By the twentieth century Irish cottages, at least those three roomed dwellings owned by self-sufficient farmers described here, gradually took on innovations such as plumbing, cooking facilities such as ranges, electricity, house extensions and animal outhouses. Gradually, the heady combination of smells described here wafted away into the past forever.
  Clifton Johnston, The Peasants’ Ireland, The Outlook (1897).
The three windowed thatched roof cottage discussed here really only become part of the Irish landscape after the Great Famine (1848). Prior to that many rural Irish lived in ramshackle cabins, with no windows or chimneys. The post Famine cottage represents gradual improvements made to domestic Irish living standards, through increased prosperity and new trends in household hygiene.
Cottages were built from all local materials, stone, reed/thatch using craft traditions distinctive to each locality. In this way they are really part of the landscape of Ireland. They also demonstrate contemporary sustainable architectural theory and even unwittingly echo some of AWN Pugin's (1812-42) proposals about 'honest' architecture 'matching' the surrounding land.
In 1935 the Swedish researcher Åke Campbell undertook a survey of rural cottages. He observed: ‘the Irish peasant house never stands out in bold relief against its background but melts into it even as a tree or a rock. Built of stone, clay, sods, grass and straw brought from the vicinity, the house harmonises with the landscape to which it belongs.’
Because rural cottages suit the rugged Irish landscape so well they have at time represented Irish identity as a tourist icon, nationalist political symbol and as artists' 'muse'.
Many things in modern domestic Irish life started with our recent ancestors in the nineteenth century. This brief article explores our dining habits then and how they have evolved since, using the vernacular kitchen table from the Irish cottage as an artefact.
If we look at the design of the traditional Irish kitchen table we see a multi-function piece of furniture, and one of its less important uses is dining. As in the Old English, the word for table in Irish is ‘bord’; a flat surface for working on. The design of Irish cottage tables was simple, made of cheap sheets of pine, with four legs connected by two long stretchers running parallel to the sheets of timber on the table top. The table top was used as a work surface for food preparation and other tasks. Drawers underneath each end and stretchers were used for storage. Tables were even used for laying out a corpse for a wake.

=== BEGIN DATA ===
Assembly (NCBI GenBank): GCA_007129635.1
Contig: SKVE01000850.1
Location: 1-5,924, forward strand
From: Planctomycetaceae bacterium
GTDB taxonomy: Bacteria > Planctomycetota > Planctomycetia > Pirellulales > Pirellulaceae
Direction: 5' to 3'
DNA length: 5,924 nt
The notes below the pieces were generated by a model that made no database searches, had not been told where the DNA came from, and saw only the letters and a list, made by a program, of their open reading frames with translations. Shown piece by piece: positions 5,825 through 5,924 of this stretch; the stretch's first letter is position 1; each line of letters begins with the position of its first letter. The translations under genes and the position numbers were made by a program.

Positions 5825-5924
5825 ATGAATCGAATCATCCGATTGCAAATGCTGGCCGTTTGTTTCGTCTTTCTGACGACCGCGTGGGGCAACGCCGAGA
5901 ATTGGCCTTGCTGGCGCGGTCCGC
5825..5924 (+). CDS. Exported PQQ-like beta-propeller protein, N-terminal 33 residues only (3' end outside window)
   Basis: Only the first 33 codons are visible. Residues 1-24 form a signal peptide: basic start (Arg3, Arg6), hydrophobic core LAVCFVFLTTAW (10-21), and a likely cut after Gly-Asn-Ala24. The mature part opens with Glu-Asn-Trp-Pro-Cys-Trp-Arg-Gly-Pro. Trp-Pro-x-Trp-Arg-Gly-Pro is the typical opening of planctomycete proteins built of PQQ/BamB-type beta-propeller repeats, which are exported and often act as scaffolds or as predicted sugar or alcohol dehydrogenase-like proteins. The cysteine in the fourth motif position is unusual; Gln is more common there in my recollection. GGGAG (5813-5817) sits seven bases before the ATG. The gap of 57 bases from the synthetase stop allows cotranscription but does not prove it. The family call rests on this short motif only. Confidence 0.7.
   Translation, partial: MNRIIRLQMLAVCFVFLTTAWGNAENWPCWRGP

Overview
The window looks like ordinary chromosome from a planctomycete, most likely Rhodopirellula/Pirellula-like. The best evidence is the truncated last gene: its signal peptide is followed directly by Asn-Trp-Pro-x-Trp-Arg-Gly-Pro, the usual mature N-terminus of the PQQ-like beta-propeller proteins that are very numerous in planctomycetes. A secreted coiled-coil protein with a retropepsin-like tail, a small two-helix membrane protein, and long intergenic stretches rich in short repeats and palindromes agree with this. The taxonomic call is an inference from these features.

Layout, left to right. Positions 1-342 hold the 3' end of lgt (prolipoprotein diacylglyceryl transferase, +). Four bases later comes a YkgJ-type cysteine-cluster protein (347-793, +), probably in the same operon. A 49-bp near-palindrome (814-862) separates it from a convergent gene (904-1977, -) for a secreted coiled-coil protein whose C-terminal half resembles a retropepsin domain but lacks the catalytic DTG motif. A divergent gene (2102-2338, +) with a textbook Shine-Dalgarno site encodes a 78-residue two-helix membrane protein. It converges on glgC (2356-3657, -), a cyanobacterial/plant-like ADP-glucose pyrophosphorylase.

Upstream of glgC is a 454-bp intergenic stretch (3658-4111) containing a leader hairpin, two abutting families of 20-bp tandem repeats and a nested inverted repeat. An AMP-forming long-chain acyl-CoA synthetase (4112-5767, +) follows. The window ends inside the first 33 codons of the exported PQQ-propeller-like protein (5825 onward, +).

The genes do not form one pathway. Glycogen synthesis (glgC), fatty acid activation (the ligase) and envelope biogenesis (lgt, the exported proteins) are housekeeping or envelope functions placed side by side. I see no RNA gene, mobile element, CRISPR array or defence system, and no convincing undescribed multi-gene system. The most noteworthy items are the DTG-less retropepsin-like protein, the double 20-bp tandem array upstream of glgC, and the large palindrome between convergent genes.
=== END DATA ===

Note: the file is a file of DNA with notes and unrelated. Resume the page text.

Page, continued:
Look also at the spatial arrangement of Irish cottage furniture – the table is pushed against the wall - as is the case for all furniture in the house – and not in the middle of the floor surrounded by chairs, so the chief function was not dining.
The table top was left bare and frequently scrubbed using abrasive materials (such as sand) for this reason many table tops were left unpainted while the legs and other parts had a painted finish. Linen table cloths were only really used for extra special occasions, Christmas, stations, wakes. Other cloths used were oil cloths as they were easy to wipe down.
If we look at the content and the time taken over food we also get an indication of why our ancestors did not linger over meals. Traditionally most cottage dwellers viewed dining as a means of purely getting sustenance. The main meal, dinner, was taken in the middle of the day, with work to get back to immediately afterward. Eating was a functional exercise, in big families diners ate and moved away to allow the next person to use the place at the table. In large families, space was limited. Children were usually fed separately from the adults. Irish tables were accompanied by long forum stools, to seat as many children as possible. The long stretchers underneath the table occupied little feet.
Sometimes the amount of dinner guests fluctuated in a house due to visitors and seasonal farm labourers needing to be fed. To accommodate these, some living rooms contained a hinged table top, which folded down from a wall. Some settle designs had a fold-down table in the centre of its back, to accommodate two sitters either side.
Before Irish kitchen tables became commonly used in cottages food was taken at the fireside. The diet consisted chiefly of boiled potatoes and buttermilk. Families ate potatoes directly from a large flat basket (known as a ‘skiob’) that had been used to strain the boiling water from them. Diners were either seated on low stools or sitting on the ground. In this situation plates and cutlery would not have been used and table manners were unknown! The increased emphasis on household hygiene in the nineteenth-century led to a change in such eating habits, and tables became more popular in cottages. But the habit of not lingering too long over food continued, and in many rural Irish houses to this day the kitchen table remains pushed against the wall.